Sampling to determine if SCN is responsible for poor yields


Recommended technique: Collect soil samples and have them tested for the presence of SCN.

When to sample
Fall is often the best time to sample as you review harvest data. Take samples from the harvested soybean field, either in a zig-zag pattern or as part of a grid sample, as described below.

How to sample
The equipment you need for sampling soil for SCN is the same equipment you use for taking a soil sample for soil nutrient analysis: a soil probe, a bucket, and a plastic or plastic-lined soil bag. Sample the top 6 to 8 inches of soil.

Where to sample
You'll want to take 10 to 20 cores in a 20 acre area. If the field is larger, break the field into 20 acre units and take 10 to 20 cores per unit. Use a zig-zag pattern to collect the soil cores.

OR, if you are already collecting soil samples on a 2.4 or 2.5 acre grid pattern, collect two extra cores from every 8 or 9 grid cells, and place those extra cores in a separate bag for SCN testing.

Photograph of farmer taking soil samples   Areas that are suggested to sample from
There is a greater likelihood of discovering SCN if soil cores are collected within the root zone of the soybean crop that was harvested.   You may also want to include samples from a suspect, or high risk area such as the field entrance

No matter what sampling pattern you use, the more cores you take, the better the estimate of SCN population density across the field. SCN is tiny, it is not uniformly distributed and it doesn't move far on it's own. Also, each SCN female produces 200 or more eggs in a cluster. Therefore, SCN tends to be very aggregated or clustered in fields and soil sample results tend to be highly variable.

You may also want to include samples from a suspect, or high risk area, such as

  • near a field entrance
  • areas that have been flooded at one time
  • areas of high soil pH (greater than 7)
  • areas where weed control isn't quite as good
  • areas where the yield seemed to be a little low the last time soybeans were grown
  • along fence lines where wind-blown soil accumulates.

Mixing and packing the soil sample
Bulk the cores in a container and mix thoroughly. Take the time to mix the sample. The better the sample is mixed the better it represents the whole field.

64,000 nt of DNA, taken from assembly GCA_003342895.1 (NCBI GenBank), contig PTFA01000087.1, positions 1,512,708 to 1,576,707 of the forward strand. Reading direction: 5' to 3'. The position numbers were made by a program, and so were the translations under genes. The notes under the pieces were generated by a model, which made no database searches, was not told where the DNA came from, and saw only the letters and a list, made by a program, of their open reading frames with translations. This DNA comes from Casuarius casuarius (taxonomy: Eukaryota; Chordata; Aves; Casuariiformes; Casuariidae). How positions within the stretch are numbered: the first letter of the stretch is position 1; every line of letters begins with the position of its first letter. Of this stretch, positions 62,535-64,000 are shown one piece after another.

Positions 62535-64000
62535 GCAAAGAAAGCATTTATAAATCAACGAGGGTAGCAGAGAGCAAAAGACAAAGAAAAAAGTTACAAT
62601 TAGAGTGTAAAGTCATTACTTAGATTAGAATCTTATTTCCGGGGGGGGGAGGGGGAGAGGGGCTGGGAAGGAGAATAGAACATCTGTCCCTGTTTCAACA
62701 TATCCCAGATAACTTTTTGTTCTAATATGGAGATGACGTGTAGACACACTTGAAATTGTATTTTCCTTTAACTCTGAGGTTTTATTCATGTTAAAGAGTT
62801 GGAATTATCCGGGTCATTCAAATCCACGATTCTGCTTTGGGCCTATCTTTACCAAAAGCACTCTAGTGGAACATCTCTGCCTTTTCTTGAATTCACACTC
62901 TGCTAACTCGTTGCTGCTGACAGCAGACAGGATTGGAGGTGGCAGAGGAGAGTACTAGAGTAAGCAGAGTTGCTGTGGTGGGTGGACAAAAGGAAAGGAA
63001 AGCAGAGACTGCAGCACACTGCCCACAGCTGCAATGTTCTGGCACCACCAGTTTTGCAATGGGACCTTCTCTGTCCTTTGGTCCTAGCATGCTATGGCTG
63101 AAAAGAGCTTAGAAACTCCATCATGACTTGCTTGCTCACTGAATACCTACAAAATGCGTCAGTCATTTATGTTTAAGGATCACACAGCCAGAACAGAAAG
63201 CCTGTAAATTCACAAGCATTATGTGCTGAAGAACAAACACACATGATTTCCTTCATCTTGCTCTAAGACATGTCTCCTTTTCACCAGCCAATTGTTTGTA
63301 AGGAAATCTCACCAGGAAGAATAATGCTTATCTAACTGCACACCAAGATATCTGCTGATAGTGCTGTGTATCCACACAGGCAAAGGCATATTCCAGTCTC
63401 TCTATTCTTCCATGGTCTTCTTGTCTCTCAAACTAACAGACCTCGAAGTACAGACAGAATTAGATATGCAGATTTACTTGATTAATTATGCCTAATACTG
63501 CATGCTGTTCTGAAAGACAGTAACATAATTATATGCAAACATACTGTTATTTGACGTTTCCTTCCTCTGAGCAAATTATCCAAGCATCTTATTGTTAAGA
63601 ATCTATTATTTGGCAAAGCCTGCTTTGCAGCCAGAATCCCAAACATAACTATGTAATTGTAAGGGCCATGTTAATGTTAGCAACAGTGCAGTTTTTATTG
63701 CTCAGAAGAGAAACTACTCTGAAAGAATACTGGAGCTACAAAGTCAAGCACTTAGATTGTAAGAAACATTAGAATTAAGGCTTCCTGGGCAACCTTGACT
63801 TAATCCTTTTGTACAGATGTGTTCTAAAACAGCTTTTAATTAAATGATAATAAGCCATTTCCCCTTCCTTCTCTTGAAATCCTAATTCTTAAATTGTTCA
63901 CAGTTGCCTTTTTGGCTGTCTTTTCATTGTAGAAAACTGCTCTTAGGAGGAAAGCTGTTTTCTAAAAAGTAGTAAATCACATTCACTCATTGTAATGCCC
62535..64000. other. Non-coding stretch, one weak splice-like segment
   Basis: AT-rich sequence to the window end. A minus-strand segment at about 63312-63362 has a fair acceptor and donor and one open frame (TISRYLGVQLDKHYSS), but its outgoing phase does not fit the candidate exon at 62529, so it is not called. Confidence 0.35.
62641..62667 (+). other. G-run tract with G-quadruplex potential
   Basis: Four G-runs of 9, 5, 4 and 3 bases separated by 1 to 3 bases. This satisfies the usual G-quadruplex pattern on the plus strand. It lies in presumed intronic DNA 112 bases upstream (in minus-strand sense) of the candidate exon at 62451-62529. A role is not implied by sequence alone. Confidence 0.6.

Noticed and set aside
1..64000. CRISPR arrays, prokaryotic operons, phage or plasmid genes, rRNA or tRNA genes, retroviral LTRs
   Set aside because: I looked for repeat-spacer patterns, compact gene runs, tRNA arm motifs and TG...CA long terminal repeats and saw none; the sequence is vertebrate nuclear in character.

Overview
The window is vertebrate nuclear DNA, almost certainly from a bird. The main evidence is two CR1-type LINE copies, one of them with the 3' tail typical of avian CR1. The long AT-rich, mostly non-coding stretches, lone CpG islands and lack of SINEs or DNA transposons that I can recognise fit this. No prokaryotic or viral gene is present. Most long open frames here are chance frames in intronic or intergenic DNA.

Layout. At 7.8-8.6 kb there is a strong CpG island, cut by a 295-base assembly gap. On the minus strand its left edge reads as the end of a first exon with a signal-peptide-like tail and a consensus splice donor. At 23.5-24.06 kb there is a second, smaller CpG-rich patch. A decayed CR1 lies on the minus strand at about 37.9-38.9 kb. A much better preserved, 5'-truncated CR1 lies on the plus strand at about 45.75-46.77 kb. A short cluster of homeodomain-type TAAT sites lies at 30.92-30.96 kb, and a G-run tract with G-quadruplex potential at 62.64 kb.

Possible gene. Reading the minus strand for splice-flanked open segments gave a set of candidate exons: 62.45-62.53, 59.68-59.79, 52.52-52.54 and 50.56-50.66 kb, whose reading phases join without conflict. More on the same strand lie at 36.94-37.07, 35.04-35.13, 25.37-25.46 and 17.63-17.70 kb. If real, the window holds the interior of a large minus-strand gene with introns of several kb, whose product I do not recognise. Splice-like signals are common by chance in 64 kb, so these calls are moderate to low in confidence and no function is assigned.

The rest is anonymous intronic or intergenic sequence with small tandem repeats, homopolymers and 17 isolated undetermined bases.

Put 1 to 2 pints of the thoroughly-mixed soil in a plastic bag and label it with an indelible marker. Don't put a paper label inside the bag. The moist soil will make it unreadable by the time the sample reaches the lab. 

The sample doesn't really require any special handling. You'll want to keep the sample at room or field temperatures. Keep the sample out of the sun or hot truck cab until you are ready to pack and ship it. Pack the samples in a box for shipment to a qualified soil lab. Cushion the samples with packing material so the bags don't break open during shipping.

Labeling bags for soil samples   Demonstration of how to cushion bags to prevent them from breaking open
Label bags on the outside.  

Cushion the bags so they don't break open.

Where to send the sample
Send samples to:
Plant and Insect Diagnostic Clinic
327 Bessey Hall
Iowa State University
Ames, IA 50011
(515) 294-0581

Include the Plant Nematode Sample Submission Form which you can download here» (pdf format)

If you do not live in Iowa, check here for links to your state nematologist or county extension office for  assistance in finding the nearest plant diagnostic clinic. Some private labs also offer SCN testing, but not all soil fertility labs are trained to test for SCN - make sure your lab can test for SCN before shipping the sample. 

What to do if SCN is detected
Many labs report SCN eggs or eggs and juveniles per volume of soil, while other labs report the number of cysts. Cyst and egg counts are not directly comparable but keep in mind that a low cyst count does not equal a low egg count since each cyst can contain hundreds of eggs.

If you find out you have SCN, don't panic. Although SCN is a serious soybean pest, it can be managed profitably. Extension personnel and publications can help explain your test results and make management recommendations based on those results. See Interpreting SCN Soil Testing Results (pdf format).